On August 9, the Muir-fare features the Carmen Staaf Sextet, led by Staaf, a promising young pianist; the Rio de Janeirio-born trumpeter/flugelhornist Claudio Roditi leading his Brazilian Jazz Sextet; the super-hero trombonist Curtis Fuller; singer/songwriter and pianist Anthony Strong, a young prospect from Great Britain whose poignant way with ballads just might burst Buble’s bubble; and the super smooth saxophonist Kirk Whalum leading his soulful project, The Gospel According to Jazz.
“If the performance was going to be your dyed-in-the-wool smooth jazz stuff,” Muir said, “I just don’t think that would fit with what we do. It’s just too mellow. That’s not what [Whalum] is doing with this project. Instead, Kirk’s up in front of his band playing beautiful, straight-ahead saxophone. On his left is a Latin percussion section. On his right is a little choir singing in Spanish. It’s really interesting, creative stuff.”
The festival’s closing day on August 10 features the Litchfield Jazz Festival Orchestra Django Reinhardt Project, directed by guitarist Doug Munro, unusual for its orchestral adaptations of classic Reinhardt Hot Five pieces. Next up is the celebrated avant-garde, Waterbury-born bassist/composer Mario Pavone and his Octet, celebrating his latest recorded work, The Accordion Project.
Pavone’s performance is followed by tenor titan Jimmy Greene with his all-star quartet featuring premier pianist Renee Rosnes, which segues to a set sizzling with the plugged-in power of guitar wizard Mike Stern. The festival’s grand finale features the sensational Canadian soprano saxophonist/flutist/bandleader Jane Bunnett and Maqueque, her all-female band featuring some of the finest young women musicians from Cuba.
"I love Jimmy Greene," Muir said. "He’s a great saxophonist, a great person, and I just felt it was time to bring him back. I went with Mike Stern to please the guitar heads, and because he’s terrific. Also, I hear that he’s a really nice person."
"I don’t say this is a blues festival or this is a trad jazz festival," Muir said. "This is an everything festival, because jazz is everything. I want to break those biases of pitting one genre against another. I see the festival as an educational opportunity because that’s what I do." Ticket prices and information: litchfieldjazzfest.com and (860) 361-6285.
A Jazz Night On the Town
For an evening of jazz in downtown Hartford catch the eclectic, electrifying Marc Cary Focus Trio at the free Monday Night Jazz in Bushnell Park series, followed by the dynamic drummer Jocelyn Pleasant and friends wailing away not far from the park at the Jazz Mondays series at Black-eyed Sally’s.
Cary, who’s worked with and absorbed much wisdom from such immortals as Abbey Lincoln and Betty Carter, embraces all genres from jazz to hip-hop, from acoustic to electronic, carrying on in his own markedly original way. Pleasant’s pals at Black-eyed Sally’s include the tap dancer Corey Hutchins, a shoo-in favorite with jazz dance connoisseurs.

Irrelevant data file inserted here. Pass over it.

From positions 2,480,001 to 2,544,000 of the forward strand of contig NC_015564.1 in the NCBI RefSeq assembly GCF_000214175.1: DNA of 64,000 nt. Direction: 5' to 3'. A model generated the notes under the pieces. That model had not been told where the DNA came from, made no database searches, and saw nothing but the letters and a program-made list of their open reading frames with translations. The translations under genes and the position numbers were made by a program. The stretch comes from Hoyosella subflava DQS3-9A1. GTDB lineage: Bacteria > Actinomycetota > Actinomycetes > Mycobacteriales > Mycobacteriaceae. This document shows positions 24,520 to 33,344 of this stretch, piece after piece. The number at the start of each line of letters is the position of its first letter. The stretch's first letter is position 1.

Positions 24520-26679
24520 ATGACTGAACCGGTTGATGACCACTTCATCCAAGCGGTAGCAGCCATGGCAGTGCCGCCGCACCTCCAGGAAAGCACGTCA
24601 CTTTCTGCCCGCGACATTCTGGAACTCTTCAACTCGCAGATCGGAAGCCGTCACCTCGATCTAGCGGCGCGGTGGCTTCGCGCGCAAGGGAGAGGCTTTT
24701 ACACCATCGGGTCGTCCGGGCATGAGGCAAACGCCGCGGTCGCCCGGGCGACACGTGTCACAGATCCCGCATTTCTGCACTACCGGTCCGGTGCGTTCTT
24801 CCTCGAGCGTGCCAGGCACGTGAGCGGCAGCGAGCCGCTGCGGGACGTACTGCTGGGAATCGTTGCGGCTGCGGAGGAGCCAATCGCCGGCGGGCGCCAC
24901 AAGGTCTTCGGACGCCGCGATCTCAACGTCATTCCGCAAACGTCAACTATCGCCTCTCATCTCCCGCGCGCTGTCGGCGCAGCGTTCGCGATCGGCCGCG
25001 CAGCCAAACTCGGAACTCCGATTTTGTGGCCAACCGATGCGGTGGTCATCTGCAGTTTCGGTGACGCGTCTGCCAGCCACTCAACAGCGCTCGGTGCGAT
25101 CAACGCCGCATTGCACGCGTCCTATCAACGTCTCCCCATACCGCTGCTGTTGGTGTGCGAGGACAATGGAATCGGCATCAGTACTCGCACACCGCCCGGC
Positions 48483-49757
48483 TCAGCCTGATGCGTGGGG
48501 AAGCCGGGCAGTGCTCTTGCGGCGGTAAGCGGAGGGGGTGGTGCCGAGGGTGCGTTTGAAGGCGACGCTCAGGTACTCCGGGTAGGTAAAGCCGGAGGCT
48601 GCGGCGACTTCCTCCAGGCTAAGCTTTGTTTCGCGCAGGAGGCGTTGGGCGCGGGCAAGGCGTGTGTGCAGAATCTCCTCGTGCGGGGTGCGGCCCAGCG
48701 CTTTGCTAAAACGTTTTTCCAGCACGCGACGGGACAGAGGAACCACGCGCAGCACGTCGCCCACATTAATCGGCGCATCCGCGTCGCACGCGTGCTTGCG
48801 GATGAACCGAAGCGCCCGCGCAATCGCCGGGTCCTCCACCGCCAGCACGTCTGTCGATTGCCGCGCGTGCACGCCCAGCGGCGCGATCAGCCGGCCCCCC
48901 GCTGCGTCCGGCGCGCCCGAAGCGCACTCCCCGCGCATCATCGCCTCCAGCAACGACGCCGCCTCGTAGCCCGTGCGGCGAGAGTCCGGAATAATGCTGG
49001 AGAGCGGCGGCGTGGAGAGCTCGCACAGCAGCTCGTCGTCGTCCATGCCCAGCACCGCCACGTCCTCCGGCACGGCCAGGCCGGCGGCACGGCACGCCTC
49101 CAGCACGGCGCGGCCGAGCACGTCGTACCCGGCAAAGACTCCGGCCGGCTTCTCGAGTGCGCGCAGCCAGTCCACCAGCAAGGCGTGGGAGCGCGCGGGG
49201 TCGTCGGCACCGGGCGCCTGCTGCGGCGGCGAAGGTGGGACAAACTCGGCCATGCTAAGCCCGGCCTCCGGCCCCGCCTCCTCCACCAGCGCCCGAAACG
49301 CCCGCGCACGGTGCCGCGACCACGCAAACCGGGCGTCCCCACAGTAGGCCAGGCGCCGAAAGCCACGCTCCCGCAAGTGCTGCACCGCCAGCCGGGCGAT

Get to the park at 6:00 pm on Monday, July 14, to begin your all-jazz evening as Hartford-based saxophonist Peter Greenfogel opens for the Cary Trio, which hits at 7:30 pm. Rain site: Asylum Hill Congregational Church, Hartford.
Over at Black-eyed Sally’s, the accurately surnamed Pleasant, pianist Dan Campolieta, bassist Matt Dwonszyk and Hutchins, the jazz hoofer, step-off at 8:00 pm. No cover. Information: (860) 278-7427.
Another Kelly Filled with Grace
Although she’s only 22, Grace Kelly, the great Asian-American saxophonist, vocalist, songwriter, arranger and bandleader, seems to have been around for years winning the hearts and minds of fans and critics with a talent that keeps growing and a modest ego that never swells even though her success expands exponentially. Maybe she’s accomplished enough now so that she no longer has to explain to everyone that, no, she has no connection with the late, iconic film star and legendary princess named Grace Kelly.
Many a jazz prodigy has come and gone, often more fueled by prodigious hype than by precious talent. In dramatic and welcome contrast, Kelly, the real deal, just keeps rising and surprising.
Kelly graces the scene with her quintet at 8 pm on Friday, July 11, at the Fine Arts Center Concert Hall at the University of Massachusetts, Amherst. Information: (413) 545-2511.
Blowin’ in the Wind in Windsor
Baritone saxophonist Norman Gage and trumpeter/flugelhornist Kenny Reed exhibit the fine art of modern jazz with their quintet at 7:00 pm on Thursday, July 10, at the Windsor Art Center, 40 Mechanic Street. Admission: $10.00. Information: (860) 688-2528.
Guitarist Sinan Bakir, Turkey’s generous gift that just keeps on giving, displays his compelling, cosmopolitan sound as he performs at 7:00 pm on Saturday, July 12, at Windsor’s new jazz spot, 226 Jazz, located at 226 Broad Street. Admission: $15.00. Information: 226jazz.org and (860) 219-1947.